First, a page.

Every day, millions of people are being unwittingly recorded by others. Every person you see walking down the street likely has a means to record your image and transmit it to billions of people at a whim. But, would you have ever expected that your Lyft or Uber ride was being broadcast across the globe for others’ entertainment? For some passengers in St. Louis, this was their reality.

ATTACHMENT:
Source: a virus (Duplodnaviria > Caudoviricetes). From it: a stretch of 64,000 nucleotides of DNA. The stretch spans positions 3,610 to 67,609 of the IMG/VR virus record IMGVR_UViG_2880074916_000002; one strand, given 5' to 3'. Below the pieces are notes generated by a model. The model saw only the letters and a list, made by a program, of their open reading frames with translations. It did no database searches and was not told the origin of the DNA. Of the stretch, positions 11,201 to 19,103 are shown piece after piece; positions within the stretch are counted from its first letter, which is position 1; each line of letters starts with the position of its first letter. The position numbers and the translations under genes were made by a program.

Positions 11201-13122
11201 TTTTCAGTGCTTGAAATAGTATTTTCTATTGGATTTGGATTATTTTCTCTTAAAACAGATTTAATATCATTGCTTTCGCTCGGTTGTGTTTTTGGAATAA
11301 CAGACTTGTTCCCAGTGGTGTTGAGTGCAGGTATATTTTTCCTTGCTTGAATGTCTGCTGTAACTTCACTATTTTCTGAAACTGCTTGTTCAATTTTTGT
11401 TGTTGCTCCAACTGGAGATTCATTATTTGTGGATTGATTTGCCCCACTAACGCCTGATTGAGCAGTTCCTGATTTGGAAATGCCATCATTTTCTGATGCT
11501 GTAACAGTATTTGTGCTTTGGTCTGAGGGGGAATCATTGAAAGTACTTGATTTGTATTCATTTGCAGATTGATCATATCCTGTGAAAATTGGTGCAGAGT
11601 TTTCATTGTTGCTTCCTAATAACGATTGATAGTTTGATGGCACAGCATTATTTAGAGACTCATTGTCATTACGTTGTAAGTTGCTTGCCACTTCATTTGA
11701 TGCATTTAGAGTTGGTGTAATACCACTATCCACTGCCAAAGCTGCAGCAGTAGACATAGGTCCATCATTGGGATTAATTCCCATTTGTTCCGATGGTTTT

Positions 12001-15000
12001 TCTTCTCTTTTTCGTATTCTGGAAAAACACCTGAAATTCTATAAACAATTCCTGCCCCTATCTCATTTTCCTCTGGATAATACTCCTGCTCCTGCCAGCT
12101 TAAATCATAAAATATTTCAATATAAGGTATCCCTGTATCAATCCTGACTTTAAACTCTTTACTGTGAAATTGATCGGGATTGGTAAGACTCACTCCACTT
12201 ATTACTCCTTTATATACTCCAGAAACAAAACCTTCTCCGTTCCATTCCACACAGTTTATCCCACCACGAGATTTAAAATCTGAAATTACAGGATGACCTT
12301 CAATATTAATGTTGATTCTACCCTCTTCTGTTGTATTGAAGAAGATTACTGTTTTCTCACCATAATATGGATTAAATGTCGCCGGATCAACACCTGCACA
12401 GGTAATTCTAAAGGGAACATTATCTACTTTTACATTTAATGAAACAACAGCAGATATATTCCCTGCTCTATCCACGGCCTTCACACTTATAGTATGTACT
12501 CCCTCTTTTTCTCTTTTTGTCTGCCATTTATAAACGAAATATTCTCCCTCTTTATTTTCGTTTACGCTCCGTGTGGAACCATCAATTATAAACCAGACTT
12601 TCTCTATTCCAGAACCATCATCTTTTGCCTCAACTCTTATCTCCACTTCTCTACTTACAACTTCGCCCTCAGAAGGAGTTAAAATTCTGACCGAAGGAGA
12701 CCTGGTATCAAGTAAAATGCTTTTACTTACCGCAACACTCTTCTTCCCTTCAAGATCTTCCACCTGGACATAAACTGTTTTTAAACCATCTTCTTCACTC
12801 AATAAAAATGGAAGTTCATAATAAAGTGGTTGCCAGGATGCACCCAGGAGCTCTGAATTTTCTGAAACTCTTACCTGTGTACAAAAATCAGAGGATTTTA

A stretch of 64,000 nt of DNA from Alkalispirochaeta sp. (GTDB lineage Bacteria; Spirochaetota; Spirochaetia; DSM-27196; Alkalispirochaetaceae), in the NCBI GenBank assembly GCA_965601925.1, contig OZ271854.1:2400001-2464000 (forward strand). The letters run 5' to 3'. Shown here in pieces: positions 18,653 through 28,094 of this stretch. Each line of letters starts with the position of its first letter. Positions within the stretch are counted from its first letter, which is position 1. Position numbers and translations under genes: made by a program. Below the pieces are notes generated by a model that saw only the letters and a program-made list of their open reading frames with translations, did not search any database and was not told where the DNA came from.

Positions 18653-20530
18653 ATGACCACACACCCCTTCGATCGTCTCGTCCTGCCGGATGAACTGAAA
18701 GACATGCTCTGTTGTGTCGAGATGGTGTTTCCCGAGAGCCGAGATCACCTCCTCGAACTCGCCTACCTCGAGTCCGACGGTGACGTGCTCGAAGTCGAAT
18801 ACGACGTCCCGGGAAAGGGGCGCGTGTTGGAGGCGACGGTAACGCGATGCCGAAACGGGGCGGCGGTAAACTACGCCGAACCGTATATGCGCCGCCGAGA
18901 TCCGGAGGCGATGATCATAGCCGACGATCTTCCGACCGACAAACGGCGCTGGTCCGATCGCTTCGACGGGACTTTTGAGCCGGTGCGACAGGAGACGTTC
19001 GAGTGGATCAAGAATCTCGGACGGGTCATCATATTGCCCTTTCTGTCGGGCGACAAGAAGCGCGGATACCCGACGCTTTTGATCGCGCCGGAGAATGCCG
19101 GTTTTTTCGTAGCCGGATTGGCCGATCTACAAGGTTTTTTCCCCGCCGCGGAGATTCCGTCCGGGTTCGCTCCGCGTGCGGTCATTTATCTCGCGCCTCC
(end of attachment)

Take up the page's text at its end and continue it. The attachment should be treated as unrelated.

The future of ride-sharing companies has hung in the balance for more than two years while class actions and labor complaints were pending against industry giants Uber, Lyft and others. The ride-sharing companies have primarily fought with their drivers over the driver’s employment status—a conflict between whether the drivers are employees entitled to benefits or independent contractors responsible for paying for their own expenses such as gas and vehicle maintenance. (See our earlier posts, Uber Is Driving an Unknown Road and Avoiding Uber Trouble via Good Terms of Service.) After a tide of unfavorable court decisions for its competitor Uber, on Tuesday, Lyft agreed to settle a California class-action lawsuit brought in 2013 by its drivers seeking reclassification from independent contractor to full-time employees and the benefits associated with employee status.